What Role Does Infidelity Play in Divorce in Maryland?

  • 01 Jun 2020

When you and your spouse married, you made promises to love and remain faithful to one another for the rest of your days.

But somewhere in the time that’s passed since that day, one – or both – of you have strayed from that vow and had an affair. Now, you want a divorce.

Because each state is different, the rules for whether or not infidelity can play a role in the divorce proceedings, and how big of an impact it may have, varies. 

If you’re getting a divorce in Maryland, here’s what you need to know about infidelity:

Can I Use Infidelity As a Grounds for My Divorce?

When you file for divorce in Maryland, there are two options: Absolute divorce and limited divorce.

An absolute divorce is what many people think of as just “getting a divorce.” When the court grants you and your spouse an absolute divorce, you are legally divorced and your marriage is terminated. On the other hand, a limited divorce means the court has officially recognized that you are living separately, allowing the court to make orders about your living situations and support. If you and your spouse are granted a limited divorce, you are still legally married and neither party can remarry.

If you are seeking an absolute divorce in Maryland, you can use adultery of your spouse as grounds for divorce. Using adultery as grounds in your divorce means you don’t need to go through a waiting period before your petition can be filed.

Grounds means a legal basis for the court to grant a judgment in your case. If your spouse cheats and you file for divorce on the grounds of adultery, the court can grant you a divorce.

Some grounds require a period of separation – up to one year – before a divorce can be granted. However, there is no separation period requirement with adultery, meaning you can file for your divorce and potentially be granted that divorce more quickly.

What If I Knew My Spouse Was Cheating and Didn’t File for Divorce?

If your spouse has a history of infidelity and you have, in the past, attempted to reconcile or otherwise did not request a divorce after finding out, you could lose the ability to use adultery as grounds for your divorce.

However, just because your spouse cheated in the past and you forgave those incidents, the court won’t automatically deny your petition. The court will consider each case separately based on its own individual merits.

Can a Cheating Spouse Gain Me the Upper Hand in My Divorce?

When it comes to whether or not your spouse’s infidelity will give you a better position for child custody, child support, or alimony, it’s unlikely to have an impact except in very specific situations.

Your spouse’s cheating certainly proves they are a less-than-ideal partner, but it says nothing about their fitness to parent.

Unless you can prove that your spouse put your child in direct danger while meeting up with a paramour, simply proving adultery alone will not be enough for a court to grant you sole custody. Additionally, a spouse’s cheating is not going to impact the amount of child support you will receive.

Cheating also does not automatically disqualify a spouse from requesting spousal support.

If you are the main income-earner in your marriage, your spouse can still request alimony in the event that they have other reasons to receive it, such as staying at home to care for children while you worked, or needing some extra time to receive job training.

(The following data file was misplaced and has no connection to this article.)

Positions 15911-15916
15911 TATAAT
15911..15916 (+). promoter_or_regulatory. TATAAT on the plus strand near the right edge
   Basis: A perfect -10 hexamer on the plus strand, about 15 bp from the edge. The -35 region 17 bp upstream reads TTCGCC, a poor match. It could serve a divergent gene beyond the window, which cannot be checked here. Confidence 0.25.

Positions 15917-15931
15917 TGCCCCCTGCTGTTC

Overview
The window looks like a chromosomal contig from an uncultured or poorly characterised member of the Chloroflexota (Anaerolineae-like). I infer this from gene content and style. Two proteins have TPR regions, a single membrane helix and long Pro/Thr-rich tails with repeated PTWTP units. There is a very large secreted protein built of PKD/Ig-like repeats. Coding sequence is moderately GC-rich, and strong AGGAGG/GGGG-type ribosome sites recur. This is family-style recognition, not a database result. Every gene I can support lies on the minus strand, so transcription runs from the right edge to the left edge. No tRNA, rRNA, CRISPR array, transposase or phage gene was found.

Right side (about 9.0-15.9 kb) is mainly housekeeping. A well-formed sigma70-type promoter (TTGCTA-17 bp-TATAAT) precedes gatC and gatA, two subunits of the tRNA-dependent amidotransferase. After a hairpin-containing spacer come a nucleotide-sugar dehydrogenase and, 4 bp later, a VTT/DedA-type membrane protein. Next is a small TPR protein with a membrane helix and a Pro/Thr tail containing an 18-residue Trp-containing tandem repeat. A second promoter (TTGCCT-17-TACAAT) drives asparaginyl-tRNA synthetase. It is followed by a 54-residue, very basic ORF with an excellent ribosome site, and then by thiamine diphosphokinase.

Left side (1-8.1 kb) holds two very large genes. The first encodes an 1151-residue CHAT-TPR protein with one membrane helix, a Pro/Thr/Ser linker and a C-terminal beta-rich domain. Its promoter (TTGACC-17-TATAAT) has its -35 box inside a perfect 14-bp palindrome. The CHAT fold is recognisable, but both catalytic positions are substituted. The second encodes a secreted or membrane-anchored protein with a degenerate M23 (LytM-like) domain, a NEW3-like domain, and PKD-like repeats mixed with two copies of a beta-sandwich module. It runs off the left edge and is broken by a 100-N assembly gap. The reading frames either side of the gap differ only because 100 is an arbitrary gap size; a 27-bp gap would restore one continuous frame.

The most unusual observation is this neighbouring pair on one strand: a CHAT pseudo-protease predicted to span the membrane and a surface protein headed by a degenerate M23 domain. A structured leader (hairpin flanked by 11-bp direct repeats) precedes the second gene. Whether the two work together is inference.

Infidelity that caused the breakdown of a marriage can, however, impact the amount of time you may be required to pay spousal support. Again, this is all considered by the court on a case-by-case basis and is not guaranteed.

How Do I Prove Adultery?

If you plan to file for divorce on the grounds that your spouse had an affair, you will need to provide the court with proof of this infidelity.

Things such as emails, text messages, and even credit card receipts can be used to prove that your spouse was having an affair.

However, you must be careful when collecting this evidence. While your spouse’s email account or cell phone can be a gold mine of potential evidence, a court can deny your right to present that evidence if it is determined you gained it illegally, such as hacking into your spouse’s email.

If you plan to prove adultery as a grounds for your divorce, it is important that you meet with an attorney as soon as you find out about the affair to receive guidance on how best to pursue your case.

How Else May Infidelity Affect My Divorce in Maryland?

In some cases, a spouse has spent marital funds on the person with whom they are cheating. Taking secret trips, renting hotel rooms for meetings, and buying gifts are all common ways that a spouse may use marital funds when being unfaithful.

You should not be required to pay back debt accrued by your spouse in these cases, nor should you take a financial hit in the withdrawals from your checking or savings account as a result.

If your spouse has used marital funds to pay for things related to their cheating, they may be found to have committed marital waste, or the depletion of marital funds on things that aren’t benefiting the marriage. In these cases, you may be credited with an amount equal to the money your spouse spent on their affair when assets are divided.

Experienced Attorney for Infidelity in Maryland

If you suspect your spouse has cheated on you and you want to pursue a divorce, it’s essential that you speak with an experienced attorney as soon as possible. They can help you determine your next steps and prepare for the divorce that’s ahead of you.

At the Law Office of Sandra Guzman-Salvado, we have years of experience guiding clients through divorce proceedings that resulted from spousal infidelity. Let us help you – Call today for a consultation!

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